Human Lives Human Rights: The continued use of unregulated algorithms in the public sector by the Dutch government risks exacerbating racial discrimination, a new analysis of the country’s childcare benefit scandal says.
The report Xenophobic Machines exposes how racial profiling was baked into the design of the algorithmic system used to determine whether claims for childcare benefit were flagged as incorrect and potentially fraudulent.
Tens of thousands of parents and caregivers from mostly low-income families were falsely accused of fraud by the Dutch tax authorities as a result, with people from ethnic minorities disproportionately impacted.
While the scandal brought down the Dutch government in January, sufficient lessons have not been learnt despite multiple investigations.
Thousands of lives were ruined by a disgraceful process which included a xenophobic algorithm based on racial profiling.
The Dutch authorities risk repeating these catastrophic mistakes as human rights protections are still lacking in the use of algorithmic systems.
Alarmingly, the Dutch are not alone. Governments around the world are rushing to automate the delivery of public services, but it is the most marginalized in society that are paying the highest price.
Human Rights organizations call on all governments to implement an immediate ban on the use of data on nationality and ethnicity when risk-scoring for law enforcement purposes in the search of potential crime or fraud suspects.
From the start, racial and ethnic discrimination was central to the design of the algorithmic system introduced in 2013 by the Dutch tax authorities to detect incorrect applications for child benefits and potentially fraud.
The tax authorities used information on whether an applicant had Dutch nationality as a risk factor and non-Dutch nationals received higher risk-scores.
Parents and caregivers who were selected by the system had their benefits suspended and were subjected to hostile investigations, characterized by harsh rules and policies, rigid interpretations of laws, and ruthless benefits recovery policies.
This led to devastating financial problems for the families affected, ranging from debt and unemployment to forced evictions because people were unable to pay their rent or make payments on their mortgages. Others were left with mental health issues and stress on their personal relationships, leading to divorces and broken homes.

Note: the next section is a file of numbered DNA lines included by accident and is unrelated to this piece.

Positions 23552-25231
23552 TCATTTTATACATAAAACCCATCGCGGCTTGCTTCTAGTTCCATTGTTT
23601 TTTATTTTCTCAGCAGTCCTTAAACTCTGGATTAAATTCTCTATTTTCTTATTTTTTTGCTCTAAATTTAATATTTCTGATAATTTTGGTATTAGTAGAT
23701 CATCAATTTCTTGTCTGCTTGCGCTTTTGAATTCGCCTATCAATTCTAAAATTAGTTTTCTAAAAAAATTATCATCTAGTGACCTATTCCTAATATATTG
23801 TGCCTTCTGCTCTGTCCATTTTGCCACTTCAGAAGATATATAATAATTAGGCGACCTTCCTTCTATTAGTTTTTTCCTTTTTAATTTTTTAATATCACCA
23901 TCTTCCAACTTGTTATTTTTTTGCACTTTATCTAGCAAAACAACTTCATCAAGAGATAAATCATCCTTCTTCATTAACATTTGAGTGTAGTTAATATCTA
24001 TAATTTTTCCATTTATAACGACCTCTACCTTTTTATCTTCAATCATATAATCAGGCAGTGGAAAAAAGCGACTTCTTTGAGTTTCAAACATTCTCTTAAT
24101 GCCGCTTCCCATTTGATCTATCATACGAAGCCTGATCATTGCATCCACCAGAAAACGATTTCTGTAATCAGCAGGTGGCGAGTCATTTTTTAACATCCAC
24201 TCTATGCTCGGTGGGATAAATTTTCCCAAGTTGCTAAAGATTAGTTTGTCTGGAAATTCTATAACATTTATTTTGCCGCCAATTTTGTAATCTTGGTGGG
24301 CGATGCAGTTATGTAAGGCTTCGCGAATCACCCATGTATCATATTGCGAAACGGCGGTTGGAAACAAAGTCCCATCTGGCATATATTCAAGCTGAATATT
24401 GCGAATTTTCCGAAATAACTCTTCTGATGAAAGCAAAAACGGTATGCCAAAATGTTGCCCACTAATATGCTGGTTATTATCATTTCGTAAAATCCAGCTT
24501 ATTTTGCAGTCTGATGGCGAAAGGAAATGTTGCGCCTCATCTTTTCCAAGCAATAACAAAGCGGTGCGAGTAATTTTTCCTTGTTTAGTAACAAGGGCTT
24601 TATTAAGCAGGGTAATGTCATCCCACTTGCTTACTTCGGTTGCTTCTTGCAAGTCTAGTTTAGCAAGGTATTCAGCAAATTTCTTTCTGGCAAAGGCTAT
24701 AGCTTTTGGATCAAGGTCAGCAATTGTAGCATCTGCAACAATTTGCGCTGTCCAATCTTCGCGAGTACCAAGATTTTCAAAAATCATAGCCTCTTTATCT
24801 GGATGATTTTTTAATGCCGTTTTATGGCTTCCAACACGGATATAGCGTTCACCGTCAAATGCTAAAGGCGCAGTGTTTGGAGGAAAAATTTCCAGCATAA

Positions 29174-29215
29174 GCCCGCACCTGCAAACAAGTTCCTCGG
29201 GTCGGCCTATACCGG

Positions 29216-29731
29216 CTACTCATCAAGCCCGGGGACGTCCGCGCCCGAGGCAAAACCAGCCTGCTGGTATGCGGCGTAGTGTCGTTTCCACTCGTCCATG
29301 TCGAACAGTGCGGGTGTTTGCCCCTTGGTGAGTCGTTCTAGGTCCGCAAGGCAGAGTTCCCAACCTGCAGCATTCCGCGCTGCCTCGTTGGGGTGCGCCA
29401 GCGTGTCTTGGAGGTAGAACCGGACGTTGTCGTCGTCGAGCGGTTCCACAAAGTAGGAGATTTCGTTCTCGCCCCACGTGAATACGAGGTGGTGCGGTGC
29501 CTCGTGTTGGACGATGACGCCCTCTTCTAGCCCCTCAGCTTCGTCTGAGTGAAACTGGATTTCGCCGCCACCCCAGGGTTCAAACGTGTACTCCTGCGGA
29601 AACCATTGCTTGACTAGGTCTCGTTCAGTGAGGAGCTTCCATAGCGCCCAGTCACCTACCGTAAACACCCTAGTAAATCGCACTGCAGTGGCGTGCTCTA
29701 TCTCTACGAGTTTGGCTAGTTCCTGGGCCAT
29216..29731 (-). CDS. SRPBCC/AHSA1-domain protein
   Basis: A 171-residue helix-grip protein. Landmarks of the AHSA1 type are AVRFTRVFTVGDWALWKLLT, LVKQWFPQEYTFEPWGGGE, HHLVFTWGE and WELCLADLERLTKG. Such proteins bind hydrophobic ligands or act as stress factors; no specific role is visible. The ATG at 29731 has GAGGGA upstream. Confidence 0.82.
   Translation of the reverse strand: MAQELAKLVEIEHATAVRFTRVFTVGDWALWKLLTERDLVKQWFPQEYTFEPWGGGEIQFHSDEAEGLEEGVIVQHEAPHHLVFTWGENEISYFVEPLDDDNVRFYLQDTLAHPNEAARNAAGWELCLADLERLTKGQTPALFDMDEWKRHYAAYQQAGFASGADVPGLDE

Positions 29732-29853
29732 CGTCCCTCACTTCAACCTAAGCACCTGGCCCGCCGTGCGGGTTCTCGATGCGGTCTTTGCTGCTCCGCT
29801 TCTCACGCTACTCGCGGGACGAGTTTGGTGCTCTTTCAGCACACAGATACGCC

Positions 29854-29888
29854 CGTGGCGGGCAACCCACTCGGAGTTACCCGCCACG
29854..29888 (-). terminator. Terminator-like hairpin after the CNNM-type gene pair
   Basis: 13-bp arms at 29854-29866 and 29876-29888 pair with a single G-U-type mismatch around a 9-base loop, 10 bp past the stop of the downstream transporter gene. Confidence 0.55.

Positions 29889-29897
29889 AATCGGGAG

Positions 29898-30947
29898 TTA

The design of the algorithm reinforced existing institutional bias of a link between race and ethnicity, and crime, as well as generalizing behavior to an entire race or ethnic group.
These discriminatory design flaws were reproduced by a self-learning mechanism that meant the algorithm adapted over time based on experience, with no meaningful human oversight.
The result was a discriminatory loop with non-Dutch nationals flagged as potentially committing fraud more frequently than those with Dutch nationality.
When an individual was flagged as a fraud risk, a civil servant was required to conduct a manual review but was given no information as to why the system had generated a higher-risk score.
Such opaque ‘black box’ systems, in which the inputs and calculations of the system are not visible, led to an absence of accountability and oversight.
The black box system resulted in a black hole of accountability, with the Dutch tax authorities trusting an algorithm to help in decision-making without proper oversight.
A perverse incentive existed for the tax authorities to seize as many funds as possible regardless of the veracity of the fraud accusations, as they had to prove the efficiency of the algorithmic decision-making system.
Parents and caregivers who were identified by the tax authorities as fraudsters were for years given no answers to questions about what they had done wrong.
The findings of Xenophobic Machines are to be presented at a United Nations General Assembly side event on algorithmic discrimination on 26 October.
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